When You Feel Like You're Failing, Stop For Compassion

"Compassion for myself is not a thing I do." (image credit: Mariah Aro Sharp @mightymooseart)

"Compassion for myself is not a thing I do." (image credit: Mariah Aro Sharp @mightymooseart)

BBA 2.0, Let's Get Woo, takes the last 18 months of life changes/new experiences/self-care and adds a layer of, well, WOO.

We now interrupt your regularly scheduled Ayurveda column with abject failure. 

Kind of. 

Damnit if I don’t sometimes feel like I’m failing at literally everything I touch. I’m being figuratively buried alive by email — and literally by my laundry. I burned my husband’s birthday cake because it needed “two more minutes” and apparently I cannot remember anything for two minutes. My kids probably need therapy, and it’s probably my fault. 


Hi, Carrie here. I just want to interject and say yes. I feel this way often, too. And my four-year-old son has been in therapy for basically his whole life, so I FEEL YOU. Also, I am writing this to you under a pile of clean laundry that I’ve been shuffling around the couch for two weeks.


Now there is this foray in Ayurveda, which it seems like is another opportunity to fail, and subsequently emotionally abuse myself. I tried to do a wheat elimination and failed at that so miserably that I can barely call it an attempt.

Embarrassed at my lack of drive, commitment, whatever, I talked to Carrie. I love Carrie, and I’ve known her outside this column for a few years now. Failing the people you know and love feels so much worse than just failing the general public. 


Hi. It’s me, again. I think the only thing modern women lack is support. We have high expectations of ourselves and often assume the bulk of the emotional, domestic, and mental labor in families. Joni is no different. And if you know this badass of a woman, you know that Joni possesses drive and commitment in spades.


When I called Carrie, her response was very Carrie-like; she told me this was an experiment, not a “fail” or “succeed” program. We talked for a while about it, and the thing she told me that I continue to repeat to myself daily is this: it really IS about the process. It’s not about setting and reaching a goal. It’s learning about yourself, sitting with what you learn, and moving through the process with compassion for yourself and your body.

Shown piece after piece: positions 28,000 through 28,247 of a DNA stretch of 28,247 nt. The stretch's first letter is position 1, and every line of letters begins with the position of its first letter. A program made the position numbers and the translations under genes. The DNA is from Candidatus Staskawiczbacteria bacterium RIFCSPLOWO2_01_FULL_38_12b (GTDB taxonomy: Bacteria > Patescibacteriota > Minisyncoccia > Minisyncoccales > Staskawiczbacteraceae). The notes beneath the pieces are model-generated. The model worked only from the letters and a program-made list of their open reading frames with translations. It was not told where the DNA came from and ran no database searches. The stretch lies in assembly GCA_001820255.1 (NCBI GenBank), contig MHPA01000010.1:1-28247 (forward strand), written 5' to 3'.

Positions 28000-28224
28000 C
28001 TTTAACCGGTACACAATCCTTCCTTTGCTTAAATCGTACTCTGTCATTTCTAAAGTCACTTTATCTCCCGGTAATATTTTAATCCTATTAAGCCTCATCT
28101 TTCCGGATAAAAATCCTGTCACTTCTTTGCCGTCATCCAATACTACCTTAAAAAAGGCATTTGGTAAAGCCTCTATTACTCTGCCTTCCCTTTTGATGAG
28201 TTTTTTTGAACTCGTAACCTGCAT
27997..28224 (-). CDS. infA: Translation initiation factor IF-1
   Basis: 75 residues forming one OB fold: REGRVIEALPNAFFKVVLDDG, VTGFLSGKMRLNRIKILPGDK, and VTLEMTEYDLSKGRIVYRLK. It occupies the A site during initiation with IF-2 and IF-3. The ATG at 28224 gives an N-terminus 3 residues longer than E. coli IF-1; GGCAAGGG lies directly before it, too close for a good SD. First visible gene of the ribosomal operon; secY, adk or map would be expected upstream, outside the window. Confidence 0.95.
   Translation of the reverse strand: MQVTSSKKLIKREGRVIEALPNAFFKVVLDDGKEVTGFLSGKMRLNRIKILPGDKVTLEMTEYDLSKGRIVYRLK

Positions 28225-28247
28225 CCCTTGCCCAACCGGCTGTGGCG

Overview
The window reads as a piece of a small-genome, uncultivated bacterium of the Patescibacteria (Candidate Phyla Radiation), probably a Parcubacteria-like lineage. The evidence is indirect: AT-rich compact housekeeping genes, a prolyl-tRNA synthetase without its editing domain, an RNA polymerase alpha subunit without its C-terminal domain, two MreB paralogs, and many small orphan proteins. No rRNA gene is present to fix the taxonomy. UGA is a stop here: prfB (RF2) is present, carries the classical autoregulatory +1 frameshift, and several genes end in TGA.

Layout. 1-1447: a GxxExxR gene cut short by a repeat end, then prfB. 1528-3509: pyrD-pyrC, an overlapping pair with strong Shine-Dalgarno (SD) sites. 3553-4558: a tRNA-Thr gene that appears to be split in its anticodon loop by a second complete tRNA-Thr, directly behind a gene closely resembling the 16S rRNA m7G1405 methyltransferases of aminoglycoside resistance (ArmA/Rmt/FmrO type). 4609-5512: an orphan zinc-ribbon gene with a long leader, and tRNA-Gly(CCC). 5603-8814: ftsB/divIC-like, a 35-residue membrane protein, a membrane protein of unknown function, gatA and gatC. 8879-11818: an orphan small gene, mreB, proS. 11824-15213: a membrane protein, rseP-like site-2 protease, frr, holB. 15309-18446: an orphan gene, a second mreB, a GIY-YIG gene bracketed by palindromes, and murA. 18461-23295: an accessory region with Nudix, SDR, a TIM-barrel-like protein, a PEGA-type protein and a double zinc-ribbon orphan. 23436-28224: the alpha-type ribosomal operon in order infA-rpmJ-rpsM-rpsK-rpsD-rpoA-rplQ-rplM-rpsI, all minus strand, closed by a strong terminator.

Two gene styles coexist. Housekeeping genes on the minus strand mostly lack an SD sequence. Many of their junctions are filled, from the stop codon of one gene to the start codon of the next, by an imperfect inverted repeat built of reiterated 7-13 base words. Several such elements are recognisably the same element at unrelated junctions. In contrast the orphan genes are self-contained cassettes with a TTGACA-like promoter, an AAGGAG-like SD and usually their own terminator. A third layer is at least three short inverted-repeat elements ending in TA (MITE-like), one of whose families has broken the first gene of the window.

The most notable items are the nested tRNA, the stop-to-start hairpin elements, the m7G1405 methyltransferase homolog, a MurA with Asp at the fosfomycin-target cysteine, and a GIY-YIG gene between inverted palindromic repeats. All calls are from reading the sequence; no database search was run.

Compassion for myself is not a thing I do. 

It is not a thing I have ever done. It is not a thing I feel comfortable doing, even after talking to Carrie like she is my therapist, every day. 

Joni has her own real-life therapist, btw. But we are walking farther down this path, and as with any exploration, it is inevitable that we bump into our most vulnerable places. This is a vulnerable place for Joni and continues to be a vulnerable place for me, too. Self-compassion is a practice for most of us, which means we require, well, practice at mastering this. 

Compassion is hard for me. The irony here is that compassion for others is a cornerstone of my personal philosophy. But when it comes to myself, that philosophy goes right out the window. 

Isn’t that an odd part of our emotional make-up?

The love we extend to others is the same love we deserve, and yet we won’t grant it to ourselves. 

We will move heaven and earth for our kids. 

We will forgive the people that hurt us. 

We will watch the water flow under the metaphorical bridge. 

We will be a leaning post for our friends. 

We will be everything for everyone. But when it comes to ourselves, we just can’t seem to show up on any kind of regular basis.


You Might Also Like: Sometimes Surviving Motherhood Is Enough


This. This is the practice of self-compassion. This is the moment where you believe everything you say you believe because it shows up in how you treat yourself. 

So this week, we pause. We pause because I need a moment to process these feelings of failure and to allow myself to live in a space without expectation. We stop for compassion. I step back to observe non-judgmentally, to see myself as I would see any other human being — flawed and struggling, and wonderful, too. 

Darling friend. Your flaws do not define you. Your perceived failures are learning experiences.

I step back, too, to honor you and remind you that you are deserving of the same love and compassion you’d show to any other person. 

And so are you. Amen. 

Stay tuned for next week when we dive into how to handle triggers like food, failure, and the inner monologue that keeps us from finding sustainable ways to grow. 

Want to watch my woo? Get woo with me? Meditate? Weep?

Follow me on Instagram and Twitter. And Beyond Before & After here.

Join our Facebook group.

Drink your water, boos.

If you like this article, please share it! Your clicks keep us alive!